Thinking about the Library of Congress Movie MOOC

I recently watched These Amazing Shadows (2012) based on Andy Rush’s recommendation and it got me extremely intrigued with the criteria for getting a film on the National Film Registry, what exactly does “artistically, culturally, and socially significant” mean? Seems like these three terms as criteria could frame an entire semester of inquiry for a movie MOOC 😉 What’s more, it would enable us to approach this idea of significance from a variety of different genres: narrative, documentaries, instructional, home movies, avant-garde, shorts, newsreels, animation, etc.

I’m currently working on a draft version of the syllabus for such a course that would ideally be taught in conjunction with the Library of Congress, Packard Campus, and I am thinking about how the class might be structured. Right now I’m thinking the class could sample a few films from each genre chosen for preservation, and then ask some basic questions about how the criteria of “artistically, culturally, and socially significant” might be understood for a number of those films (another way I was thinking about is by decade, but that is fodder for another post). As of now there are 575 films on the National Film Registry’s list, and if enough people play along with this class—we might be able to cover quite a few of them within the wider community. I’ll pull a few examples that I’ll analyze and share out from each genre to talk about while using this as a way of encouraging others to pick a film on the list and share back their findings through their blog. I like how this allows for a lot of freedom and self-direction for anyone taking the course.

What would also be awesome would be to get a number of folks from the These Amazing Shadows documentary (as well as the filmmakers) to talk to us about films they submitted and why, or bring in members of the actual National Film Registry committee to get a better sense of the whole decision process.

I’m also thinking we should dedicate part of the class to coming up with a number of films we think should be added in the coming years from a range of genres accompanied with an articulated argument as to why. I think there are a lot of ways we could bring in the wider community with stuff like this, and even make this topic the basis of the series we actually program at the Packard Campus. So awesome!

All this was inspired by “my email friend” at the Library of Congress, Packard Campus as well as by the great Rick Prelinger‘s bit in These Amazing Shadows when he talks about the 1954 Red Scare documentary The House in the Middle funded by the National Paint, Varnish and Lacquer Association. This 12 minute instructional film brilliantly illustrates how film is a powerful record of just how culturally-inflected the idea of reality truly is. It’s as much a primary source of a historical moment as it is an over-the-top, scare mongering attempt to get people to paint their house. If you haven’t seen The House in the Middle, it comes highly recommended, and is just one example of what’s to come from this still very embryonic course. I would love any ideas you might have about approaching such a course, films to focus on, etc.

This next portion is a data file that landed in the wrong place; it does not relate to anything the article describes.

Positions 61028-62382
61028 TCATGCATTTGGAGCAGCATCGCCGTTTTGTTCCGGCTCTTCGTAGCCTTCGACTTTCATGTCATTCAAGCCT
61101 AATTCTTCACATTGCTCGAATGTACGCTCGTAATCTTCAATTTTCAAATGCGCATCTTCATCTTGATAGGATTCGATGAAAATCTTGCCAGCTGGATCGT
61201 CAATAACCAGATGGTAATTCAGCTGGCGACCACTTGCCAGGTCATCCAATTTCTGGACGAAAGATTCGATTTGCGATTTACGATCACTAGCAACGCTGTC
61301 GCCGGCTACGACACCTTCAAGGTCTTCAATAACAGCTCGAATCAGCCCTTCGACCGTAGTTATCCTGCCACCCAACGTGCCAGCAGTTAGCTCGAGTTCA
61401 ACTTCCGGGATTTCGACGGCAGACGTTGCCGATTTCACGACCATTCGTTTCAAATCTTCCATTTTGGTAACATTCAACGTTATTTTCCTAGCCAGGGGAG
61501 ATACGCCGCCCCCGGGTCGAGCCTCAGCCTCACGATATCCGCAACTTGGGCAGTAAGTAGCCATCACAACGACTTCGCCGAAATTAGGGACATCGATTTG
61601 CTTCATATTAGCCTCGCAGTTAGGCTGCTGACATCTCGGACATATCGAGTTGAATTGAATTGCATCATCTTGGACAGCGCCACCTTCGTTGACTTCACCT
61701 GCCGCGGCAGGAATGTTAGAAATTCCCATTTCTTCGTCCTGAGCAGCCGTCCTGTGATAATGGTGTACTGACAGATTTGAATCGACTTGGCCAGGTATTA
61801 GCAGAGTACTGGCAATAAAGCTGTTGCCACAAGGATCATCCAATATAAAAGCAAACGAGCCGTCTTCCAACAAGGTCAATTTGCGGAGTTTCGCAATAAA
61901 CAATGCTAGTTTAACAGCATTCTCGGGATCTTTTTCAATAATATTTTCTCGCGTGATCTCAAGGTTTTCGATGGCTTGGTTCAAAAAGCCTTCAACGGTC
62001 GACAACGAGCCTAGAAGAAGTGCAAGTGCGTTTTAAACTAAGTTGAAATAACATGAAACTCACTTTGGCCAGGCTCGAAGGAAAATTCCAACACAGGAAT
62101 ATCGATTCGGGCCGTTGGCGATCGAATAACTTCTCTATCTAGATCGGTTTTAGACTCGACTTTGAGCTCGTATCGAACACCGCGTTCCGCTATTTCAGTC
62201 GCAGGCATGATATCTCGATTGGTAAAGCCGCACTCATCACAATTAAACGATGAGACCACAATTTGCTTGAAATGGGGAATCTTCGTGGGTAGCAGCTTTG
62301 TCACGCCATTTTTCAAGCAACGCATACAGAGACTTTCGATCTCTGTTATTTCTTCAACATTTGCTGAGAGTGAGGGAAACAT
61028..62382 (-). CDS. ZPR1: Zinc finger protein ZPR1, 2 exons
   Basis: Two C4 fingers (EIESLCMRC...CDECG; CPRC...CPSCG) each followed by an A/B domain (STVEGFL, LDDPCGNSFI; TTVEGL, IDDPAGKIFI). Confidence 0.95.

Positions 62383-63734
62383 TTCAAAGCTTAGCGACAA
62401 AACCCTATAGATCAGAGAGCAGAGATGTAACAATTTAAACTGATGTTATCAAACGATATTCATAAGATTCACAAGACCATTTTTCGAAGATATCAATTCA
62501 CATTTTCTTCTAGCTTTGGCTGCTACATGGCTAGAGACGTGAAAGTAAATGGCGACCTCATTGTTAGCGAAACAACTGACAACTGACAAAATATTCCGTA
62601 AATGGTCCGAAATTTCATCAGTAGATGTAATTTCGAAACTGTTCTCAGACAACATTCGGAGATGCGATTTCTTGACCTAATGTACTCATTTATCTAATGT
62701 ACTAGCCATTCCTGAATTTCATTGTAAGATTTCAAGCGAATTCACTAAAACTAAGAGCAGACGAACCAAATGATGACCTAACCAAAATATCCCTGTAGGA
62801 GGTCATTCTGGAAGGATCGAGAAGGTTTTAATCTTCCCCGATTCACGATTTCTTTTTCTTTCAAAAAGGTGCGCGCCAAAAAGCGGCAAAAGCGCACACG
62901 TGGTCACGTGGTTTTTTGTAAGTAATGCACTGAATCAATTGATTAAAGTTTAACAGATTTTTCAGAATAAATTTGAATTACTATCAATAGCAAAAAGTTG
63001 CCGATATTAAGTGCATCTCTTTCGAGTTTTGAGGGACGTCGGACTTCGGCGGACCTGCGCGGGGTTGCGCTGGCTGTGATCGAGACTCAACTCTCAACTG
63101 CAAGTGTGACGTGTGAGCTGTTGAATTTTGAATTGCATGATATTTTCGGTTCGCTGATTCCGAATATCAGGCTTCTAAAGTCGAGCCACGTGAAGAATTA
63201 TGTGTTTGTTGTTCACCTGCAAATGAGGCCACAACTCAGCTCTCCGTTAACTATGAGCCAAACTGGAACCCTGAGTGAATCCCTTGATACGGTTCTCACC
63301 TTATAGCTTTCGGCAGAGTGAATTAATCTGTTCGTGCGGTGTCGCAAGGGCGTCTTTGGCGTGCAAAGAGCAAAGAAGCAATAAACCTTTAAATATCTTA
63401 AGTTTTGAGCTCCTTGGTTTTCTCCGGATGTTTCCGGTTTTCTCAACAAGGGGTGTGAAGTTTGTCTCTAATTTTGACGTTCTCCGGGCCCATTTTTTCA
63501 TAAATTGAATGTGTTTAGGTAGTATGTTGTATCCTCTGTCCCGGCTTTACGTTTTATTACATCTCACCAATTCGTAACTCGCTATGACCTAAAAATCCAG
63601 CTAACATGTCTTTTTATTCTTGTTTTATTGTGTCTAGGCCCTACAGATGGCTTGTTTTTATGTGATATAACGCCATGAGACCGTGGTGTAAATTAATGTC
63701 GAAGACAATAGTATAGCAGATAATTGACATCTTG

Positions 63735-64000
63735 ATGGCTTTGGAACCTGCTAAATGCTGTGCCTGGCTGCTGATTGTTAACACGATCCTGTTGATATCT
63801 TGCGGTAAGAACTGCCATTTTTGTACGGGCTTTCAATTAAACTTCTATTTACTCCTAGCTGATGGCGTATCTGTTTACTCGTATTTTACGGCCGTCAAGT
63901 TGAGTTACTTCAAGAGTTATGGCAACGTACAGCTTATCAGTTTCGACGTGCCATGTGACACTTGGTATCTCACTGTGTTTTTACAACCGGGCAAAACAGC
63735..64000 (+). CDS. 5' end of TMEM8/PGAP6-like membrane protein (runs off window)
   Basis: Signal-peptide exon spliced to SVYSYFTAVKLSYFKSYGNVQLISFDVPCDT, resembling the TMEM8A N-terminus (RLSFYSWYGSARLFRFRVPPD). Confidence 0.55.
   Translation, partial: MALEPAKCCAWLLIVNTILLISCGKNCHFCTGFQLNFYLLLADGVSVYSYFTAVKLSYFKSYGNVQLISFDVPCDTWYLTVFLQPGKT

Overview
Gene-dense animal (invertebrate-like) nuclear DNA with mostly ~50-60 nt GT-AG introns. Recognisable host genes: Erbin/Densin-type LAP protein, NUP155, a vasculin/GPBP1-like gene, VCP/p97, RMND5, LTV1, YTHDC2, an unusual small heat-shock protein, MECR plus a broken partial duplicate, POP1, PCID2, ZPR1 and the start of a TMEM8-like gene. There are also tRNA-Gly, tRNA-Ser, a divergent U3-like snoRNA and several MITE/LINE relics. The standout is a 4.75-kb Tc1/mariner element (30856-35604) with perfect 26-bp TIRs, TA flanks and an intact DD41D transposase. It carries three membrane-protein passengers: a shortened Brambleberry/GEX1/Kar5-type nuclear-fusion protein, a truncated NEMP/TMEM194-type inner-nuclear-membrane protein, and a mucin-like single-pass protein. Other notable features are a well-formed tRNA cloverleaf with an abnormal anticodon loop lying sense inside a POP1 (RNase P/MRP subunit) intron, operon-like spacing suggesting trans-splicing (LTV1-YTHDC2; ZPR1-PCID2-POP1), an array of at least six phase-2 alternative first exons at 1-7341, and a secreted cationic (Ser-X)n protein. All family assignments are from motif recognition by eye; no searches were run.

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5 Responses to Thinking about the Library of Congress Movie MOOC

  1. Andy Rush says:

    You know how I feel about this already, but I am so completely jazzed to see this committed to the Bava blog. The possibilities are endless and as you know I am partial to the documentaries that are on the list. However, I will get to all 575, or rather 600, or 625, depending on when I finish 😉

    Undoubtedly we’ll get to watch some of these at the Packard Theater. Go Jim, Go!

  2. Mikhail says:

    I just watched These Amazing Shadows on yours and Andy’s recommendations and am also intrigued by the criteria for selection, which the film left fairly vague. — It also pointed to the textuality of film, which I think is a really interesting idea. A film image can be reproduced infinitely and that is one of the things that accounts for the great social impact of the movies. Yet the activities of restoration and preservation highlight the textuality of a film work in the sense that they bestow to a restored, preserved movie a kind of authority and authenticity as attributed to the “original” of an often reproduced work of art. So, for example, what makes the “preserved” copy of The Wizard of Oz special is that it is now “the original” of myriad, less authentic copies. All that said, you might consider using Walter Benjamin’s “Work of Art in the Age of Mechanical Reproduction” or John Berger’s “Ways of Seeing” to begin to interrogate the work of restoration and preservation and the implications for a textuality of film.

    Anyway, this sounds like an amazing course and I am going to keep thinking about how it might be structured. I hope you paved the way with your visit to the Packard Branch this weekend.

  3. Mike C. says:

    If I can find a partner class here at Keene State, would you be interested?

    No promises, but I’d like to try.

  4. Pingback: Library of Congress – Packard Campus | Network Effects

  5. Barbara says:

    “Fire-safe housekeeping” Heh. At last, a way to scare my teenage sons into cleaning their rooms. “You had better get that underwear up off the floor… you never know when the atomic fireball might be coming…”

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